My old rancher Dad said that God does not suffer fools. I think that is right and I reckon the WH fool will butt up against some measure of merited punishment. He believes his own press and heeds not the ways of the wise and our enemies are chuckling.
    May God hold this nation and its fighting men and women close while we watch the perfidy of dishonest leader.

  5. And what would have happened to those people in the distant past before the concept of slavery was thought of, captives of inter-tribal conflicts and tribal misfits, and such? I think the best guess is that such superfluous people were killed and eaten. And not only in Africa. Slavery was an improvement over being killed or starving. Even in the middle ages, in numerous areas of Europe and Asia, and probably Africa too, people were known to sell themselves and their families into slavery when unable to sustain themselves.


    1. Ah Orik, aun padeciendo las consecuencias de la noche anterior, no recuerda lo conversado con Ana. Temeroso de haberle confesado quién es realmente, intenta sonsacarle qué fue lo que hablaron. Ella se muestra ambigua y le hace creer que le dijo todo, lo que aumenta su preocupación. Mientras tanto, Mica, muy angustiada, entiende finalmente que fue engañada por José Luna y se pone en contacto con Ana para volver a trabajar en el supermercado.

      Por su parte Víctor se siente acorralado por Busaniche, quien ve en él al principal sospenchoso del robo.

    2. Eso sin duda lo aclara para mí! Usted es un pájaro raro, ¿dónde vuelas desde?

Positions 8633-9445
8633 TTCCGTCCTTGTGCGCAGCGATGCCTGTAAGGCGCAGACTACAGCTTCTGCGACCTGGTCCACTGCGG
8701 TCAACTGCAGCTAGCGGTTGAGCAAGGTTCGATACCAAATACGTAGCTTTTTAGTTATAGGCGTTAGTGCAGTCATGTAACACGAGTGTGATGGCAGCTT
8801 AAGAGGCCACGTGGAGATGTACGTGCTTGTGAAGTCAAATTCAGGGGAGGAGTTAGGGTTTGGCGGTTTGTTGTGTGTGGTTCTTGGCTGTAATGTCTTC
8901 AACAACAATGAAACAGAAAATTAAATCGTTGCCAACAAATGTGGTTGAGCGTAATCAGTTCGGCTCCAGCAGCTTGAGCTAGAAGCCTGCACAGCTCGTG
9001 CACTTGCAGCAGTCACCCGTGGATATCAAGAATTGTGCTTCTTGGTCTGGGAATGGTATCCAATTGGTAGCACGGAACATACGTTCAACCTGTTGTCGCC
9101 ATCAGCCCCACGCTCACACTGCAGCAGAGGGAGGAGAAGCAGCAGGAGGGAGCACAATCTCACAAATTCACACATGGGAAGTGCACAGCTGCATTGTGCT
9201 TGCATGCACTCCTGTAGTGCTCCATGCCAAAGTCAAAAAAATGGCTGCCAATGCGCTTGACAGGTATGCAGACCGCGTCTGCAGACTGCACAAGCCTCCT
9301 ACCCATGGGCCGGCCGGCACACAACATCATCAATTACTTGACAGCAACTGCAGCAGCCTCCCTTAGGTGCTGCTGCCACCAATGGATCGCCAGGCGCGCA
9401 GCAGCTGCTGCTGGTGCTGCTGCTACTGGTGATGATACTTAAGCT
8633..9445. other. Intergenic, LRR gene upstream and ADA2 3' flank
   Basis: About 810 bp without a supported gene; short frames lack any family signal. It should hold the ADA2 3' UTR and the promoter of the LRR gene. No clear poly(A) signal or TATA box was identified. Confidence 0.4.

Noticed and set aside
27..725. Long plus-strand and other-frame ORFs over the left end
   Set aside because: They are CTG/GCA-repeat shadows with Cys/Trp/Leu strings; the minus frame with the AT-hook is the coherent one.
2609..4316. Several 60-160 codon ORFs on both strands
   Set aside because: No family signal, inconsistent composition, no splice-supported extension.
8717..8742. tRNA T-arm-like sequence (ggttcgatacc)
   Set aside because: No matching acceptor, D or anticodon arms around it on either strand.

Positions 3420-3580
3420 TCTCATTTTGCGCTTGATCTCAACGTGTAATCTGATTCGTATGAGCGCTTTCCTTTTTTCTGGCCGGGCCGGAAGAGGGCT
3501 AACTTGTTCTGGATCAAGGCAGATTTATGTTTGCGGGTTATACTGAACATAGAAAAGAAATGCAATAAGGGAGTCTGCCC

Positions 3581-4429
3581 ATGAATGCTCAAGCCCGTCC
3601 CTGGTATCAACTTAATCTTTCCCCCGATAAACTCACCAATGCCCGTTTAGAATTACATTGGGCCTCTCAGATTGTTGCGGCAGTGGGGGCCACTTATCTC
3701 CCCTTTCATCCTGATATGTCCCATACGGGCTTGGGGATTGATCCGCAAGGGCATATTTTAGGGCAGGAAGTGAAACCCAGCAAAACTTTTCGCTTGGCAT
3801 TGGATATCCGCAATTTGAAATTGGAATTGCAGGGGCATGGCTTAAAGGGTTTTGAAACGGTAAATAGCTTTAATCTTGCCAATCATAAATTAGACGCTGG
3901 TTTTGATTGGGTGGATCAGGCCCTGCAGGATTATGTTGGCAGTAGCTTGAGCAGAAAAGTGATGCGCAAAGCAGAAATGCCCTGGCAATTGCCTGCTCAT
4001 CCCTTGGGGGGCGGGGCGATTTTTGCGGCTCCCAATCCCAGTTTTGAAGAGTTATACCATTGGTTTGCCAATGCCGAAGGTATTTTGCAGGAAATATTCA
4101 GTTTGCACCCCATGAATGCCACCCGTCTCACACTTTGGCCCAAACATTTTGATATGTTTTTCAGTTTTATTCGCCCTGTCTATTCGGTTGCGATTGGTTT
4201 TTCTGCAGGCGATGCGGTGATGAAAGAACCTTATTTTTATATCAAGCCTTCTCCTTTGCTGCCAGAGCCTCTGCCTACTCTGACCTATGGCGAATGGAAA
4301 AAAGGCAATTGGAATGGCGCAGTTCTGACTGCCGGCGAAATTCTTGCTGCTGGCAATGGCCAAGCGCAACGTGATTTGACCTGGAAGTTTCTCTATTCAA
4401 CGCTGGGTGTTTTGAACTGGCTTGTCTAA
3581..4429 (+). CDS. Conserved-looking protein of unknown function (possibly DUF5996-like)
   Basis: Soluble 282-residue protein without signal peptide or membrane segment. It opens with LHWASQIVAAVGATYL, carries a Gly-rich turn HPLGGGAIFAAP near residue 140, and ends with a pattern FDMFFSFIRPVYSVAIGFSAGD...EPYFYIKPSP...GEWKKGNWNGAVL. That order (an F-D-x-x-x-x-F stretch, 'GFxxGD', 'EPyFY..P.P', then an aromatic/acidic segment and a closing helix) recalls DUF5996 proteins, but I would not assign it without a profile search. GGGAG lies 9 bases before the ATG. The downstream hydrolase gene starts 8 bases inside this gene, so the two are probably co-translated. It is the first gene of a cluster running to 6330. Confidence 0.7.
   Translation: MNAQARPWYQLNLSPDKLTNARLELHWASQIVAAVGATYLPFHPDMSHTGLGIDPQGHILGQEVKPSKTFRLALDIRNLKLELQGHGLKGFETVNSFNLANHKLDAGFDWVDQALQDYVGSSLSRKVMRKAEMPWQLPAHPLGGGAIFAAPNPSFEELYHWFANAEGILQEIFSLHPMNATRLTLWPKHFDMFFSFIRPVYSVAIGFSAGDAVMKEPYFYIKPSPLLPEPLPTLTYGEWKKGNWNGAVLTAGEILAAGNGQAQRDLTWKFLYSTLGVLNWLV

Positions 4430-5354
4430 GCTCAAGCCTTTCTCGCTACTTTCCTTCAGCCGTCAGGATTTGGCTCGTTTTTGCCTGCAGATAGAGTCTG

3. 满有意思。 可是,为了别的读者,请提供翻译的文件吧! 虽然本人开始学西班牙语。我的了解得并不多。

    4. Kepha: My Spanish is a little clunky, but I know B.S. in espanola when I see it. If you haven't translated him essentially he's some nut case troll or bot.

    5. James: What I wrote was "Very interesting. But, for other readers, please provide a translated document. Although I have started to learn Spanish, I don't understand it very well."

  6. Posts like this one that tell the "dirty boots" story of real places in the real world are the reason I visit here. Thank you, Mr. Diplomad.


  7. Why would it surprise anyone that Senegal would be making money from a false story? Hell, Jesse Jackson has been doing that for decades. But don't blame the Senegalese. We have our own version of slavery right here in the U.S. Only we wiped out a lot of the truth like:

    The first American "slave" was not a black man. The first recorded slave, permitted by a judicial judgment, was a white man owned by a black man.

    There were a number of slave ship captains who sailed out of Boston Harbor that were, themselves, black

    Most of the African slaves brought to the U.S. were not captured by slave ship crews. Instead, the crews sat in port as one African tribe warred on another and brought the captives to be sold to the slave ships. Actually, the interior was too dangerous, due to warring tribes, for slave ship crews to conduct raids for captives. Blacks selling blacks, so to speak. One tribe selling captives from other tribes.

    One of the largest slave owners in ante-bellum Louisiana was the owner of Melrose Plantation, herself a child of a former slave and a Frenchman (the Louisianans like to refer them to "creole" instead of 1/2 black)

    You won't find those facts in any history book in inner-city Chicago or any other major urban area. Can't have kids saying "Hey, we sold our own and owned our own" now, can we?

    Not to mention the blood thirsty crimes of the Buffalo Soldiers.


  8. @Michael Adams--good post. We might also note that the O's East African Muslim slave traders may also have managed the gelding of their young male captives to serve in the harems of wealthy Middle Easterners.

    I have an observation about white guilt over slavery.

    For people like Uncle Kepha's kin, it's a kind of perverse social climbing. For a lot of us offspring of the Great Atlantic Migration, feeling guilty over slavery allows us to feel that we are the peers of the Southern Tidewater aristocracy or the slave ship-owning ancestors of Boston Brahims.